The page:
New polling reveals that Labour councillors are optimistic about 2015 but Ed Miliband viewed as a hindrance
Polling released by the Labour History Research Unit at Anglia Ruskin University today reveals that the Labour base is upbeat about the party’s prospects next May, but somewhat wary of the mandate the party will seek at the election.
Surveying over 400 Labour councillors across the party’s 106 target seats and the 50 Labour held seats most vulnerable to a Conservative swing, our polls show over three-quarters of respondents in such marginals believe Labour will emerge as the largest party in 2015. Read More
The Mail seems intent on becoming a mouthpiece for the Big Six
“Red Ed blunder blocking cuts to your power bills.”
Or so reads the headline of a piece in today’s Daily Mail, which quotes from “anonymous energy industry sources”.
It looks remarkably like the mega-companies are pushing for a Tory victory via their friends in the right-wing press, with one high-up source apparently telling the paper: “if [the polls] point to a Labour win, then reductions in bills are unlikely”.
Subtle. Read More
The Russian media, seemingly propped up by a rag-tag band of cyber conspiracy theorists, has been indulging some pretty bonkers stuff
To most people it seems pretty clear that the MH17 flight from Amsterdam to Kuala Lumpur was probably shot down by separatist forces in Ukraine, potentially with Russian involvement.
The same isn’t true, however, if you live in Russia – nor if you spend much time hanging around the dark fringes of the internet, where conspiracy theories are spreading at an impressive rate, even by online standards.
For Vladimir Putin, it’s all Ukraine’s fault – and Russian media, seemingly propped up by a rag-tag band of cyber conspiracy theorists, has been going full-steam to follow his advice in spreading this ‘objective’ picture. Read More
The implications for the Muslim world are grave if the liberal/progressive voices lose the battle for the very soul of the faith
We live in strange times. The world seems to be becoming both simultaneously more secular and more fanatical.
On the one hand we have progressive Muslims like Tehmina Kazi or Irshad Manji.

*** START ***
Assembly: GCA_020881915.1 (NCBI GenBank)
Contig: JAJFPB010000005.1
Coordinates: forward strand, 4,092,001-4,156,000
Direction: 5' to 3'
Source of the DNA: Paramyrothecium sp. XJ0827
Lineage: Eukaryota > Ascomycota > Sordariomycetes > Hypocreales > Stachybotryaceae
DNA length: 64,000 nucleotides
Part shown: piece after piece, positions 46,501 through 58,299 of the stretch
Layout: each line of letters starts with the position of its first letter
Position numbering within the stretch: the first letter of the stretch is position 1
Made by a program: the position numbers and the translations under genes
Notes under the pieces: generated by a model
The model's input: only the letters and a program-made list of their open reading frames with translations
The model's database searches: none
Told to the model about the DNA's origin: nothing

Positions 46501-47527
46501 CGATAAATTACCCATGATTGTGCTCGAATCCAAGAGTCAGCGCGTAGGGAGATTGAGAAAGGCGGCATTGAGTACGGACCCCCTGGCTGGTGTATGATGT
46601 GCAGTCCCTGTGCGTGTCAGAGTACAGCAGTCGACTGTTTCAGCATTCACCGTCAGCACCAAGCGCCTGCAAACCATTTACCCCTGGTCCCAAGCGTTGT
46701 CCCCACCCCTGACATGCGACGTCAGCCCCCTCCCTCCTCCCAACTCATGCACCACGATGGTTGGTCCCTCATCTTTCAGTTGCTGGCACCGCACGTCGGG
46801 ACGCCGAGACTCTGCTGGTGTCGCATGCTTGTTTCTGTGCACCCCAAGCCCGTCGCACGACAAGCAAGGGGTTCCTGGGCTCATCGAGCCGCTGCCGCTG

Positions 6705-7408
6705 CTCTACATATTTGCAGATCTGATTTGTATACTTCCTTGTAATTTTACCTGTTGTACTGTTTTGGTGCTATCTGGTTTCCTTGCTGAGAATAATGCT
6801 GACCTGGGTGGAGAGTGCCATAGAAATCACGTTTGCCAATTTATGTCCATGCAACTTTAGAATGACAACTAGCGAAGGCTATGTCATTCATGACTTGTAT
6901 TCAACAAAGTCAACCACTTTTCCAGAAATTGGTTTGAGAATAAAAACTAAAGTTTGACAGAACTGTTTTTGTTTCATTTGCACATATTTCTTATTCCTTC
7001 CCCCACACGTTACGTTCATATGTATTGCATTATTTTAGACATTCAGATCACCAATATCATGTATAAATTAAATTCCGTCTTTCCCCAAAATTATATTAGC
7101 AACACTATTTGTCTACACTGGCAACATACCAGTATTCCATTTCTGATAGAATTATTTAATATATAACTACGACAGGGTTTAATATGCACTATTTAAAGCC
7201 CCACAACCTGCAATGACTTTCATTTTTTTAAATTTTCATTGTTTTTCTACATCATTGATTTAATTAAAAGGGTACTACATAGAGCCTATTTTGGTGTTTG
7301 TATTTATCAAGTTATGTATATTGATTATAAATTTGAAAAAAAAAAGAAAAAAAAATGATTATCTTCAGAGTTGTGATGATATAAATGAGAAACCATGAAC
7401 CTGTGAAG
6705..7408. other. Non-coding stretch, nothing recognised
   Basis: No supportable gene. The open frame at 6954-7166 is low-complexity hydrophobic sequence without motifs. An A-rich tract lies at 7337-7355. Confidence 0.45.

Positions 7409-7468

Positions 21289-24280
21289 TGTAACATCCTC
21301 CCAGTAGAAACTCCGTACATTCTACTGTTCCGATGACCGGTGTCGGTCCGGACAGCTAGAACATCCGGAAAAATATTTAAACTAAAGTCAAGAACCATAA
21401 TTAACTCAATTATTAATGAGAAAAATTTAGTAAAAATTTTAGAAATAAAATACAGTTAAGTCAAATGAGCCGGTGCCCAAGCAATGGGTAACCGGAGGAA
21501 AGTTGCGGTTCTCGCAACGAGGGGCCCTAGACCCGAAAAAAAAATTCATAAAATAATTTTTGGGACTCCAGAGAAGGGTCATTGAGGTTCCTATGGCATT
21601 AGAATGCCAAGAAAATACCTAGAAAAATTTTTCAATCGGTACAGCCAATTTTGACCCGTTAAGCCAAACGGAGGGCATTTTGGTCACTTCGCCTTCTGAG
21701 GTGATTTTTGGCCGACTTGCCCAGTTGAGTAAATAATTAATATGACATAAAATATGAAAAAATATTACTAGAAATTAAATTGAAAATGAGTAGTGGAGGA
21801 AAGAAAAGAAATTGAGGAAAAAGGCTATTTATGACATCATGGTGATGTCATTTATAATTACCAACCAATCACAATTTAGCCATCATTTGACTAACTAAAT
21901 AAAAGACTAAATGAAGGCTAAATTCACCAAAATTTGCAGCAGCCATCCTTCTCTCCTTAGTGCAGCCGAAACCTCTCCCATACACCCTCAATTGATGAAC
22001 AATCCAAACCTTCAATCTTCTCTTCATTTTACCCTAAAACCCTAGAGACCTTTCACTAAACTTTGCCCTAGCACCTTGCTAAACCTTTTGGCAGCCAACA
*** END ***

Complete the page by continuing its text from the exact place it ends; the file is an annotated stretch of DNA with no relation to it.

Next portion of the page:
On the other hand the Sunni Islam of my parents and the vast majority of Muslims in the UK is being slowly but surely supplanted by an Islam that is inflexible, rigid, fundamentalist and supremacist in its outlook with Britain being a microcosm of what we are finding in the broader Muslim world.
The implications for the Muslim world are grave if the liberal/progressive voices lose the battle for the very soul of the faith. Muslim liberals/secularists are becoming more outspoken whilst the Islamists are emboldened as seemingly the only politically coherent force in a post-Arab spring. Read More
The Green Party has accused Labour-controlled Lambeth council of a ‘cover up’ after a Green council motion was amended to remove references to over 100 annual deaths in Lambeth linked to air pollution.
The Labour amendment also deleted references to the borough’s breech of Nitrogen dioxide levels, as well as the risk to Lambeth schools from poor air quality. Read More
Whilst we often hear tales of Britain’s benevolence when it comes to aiding Africa, these tales are not always correct. In reality, Africa is losing $192 billion each year to the rest of the world – nearly six and a half times the amount it receives in aid each year.
Researched published this week by 13 African and UK NGOs shows that when compared to all other inflows to Africa – such as loans, foreign investment and remittances – Africa suffers a net loss of $58 billion a year. Read More
Fifa may decide to reform itself. More likely, a grassroots movement will have to emerge that is strong enough to push through the changes that are needed
The Great Reform Act of 1832 is best known for extending the franchise. But the Act’s other significant achievement was the elimination of so-called ‘rotten boroughs’.
These parliamentary constituencies were so-called because the size of their electorates, and the absence of a secret ballot, opened the door to corruption. The constituency of Newton, on the Isle of Wight, comprised just 14 houses, having shrunk over the years but retained its right to elect an MP. Read More
Bold proposals devolution proposals have a habit of not living up to the full height of their promises
Giving power to local people and communities to identify and overcome the challenges they face has always been at the heart of Liberal Democrat values. Nick Clegg’s speech in Liverpool earlier this month again demonstrated this strand of liberalism, reiterating the argument that England’s cities, not Whitehall, know best.
He called for greater powers for our major Northern cities and invited civic leaders, businesses, opinion makers and the general public to propose ideas that would help to create a booming Northern hub, capable of competing with the biggest cities around the world. Read More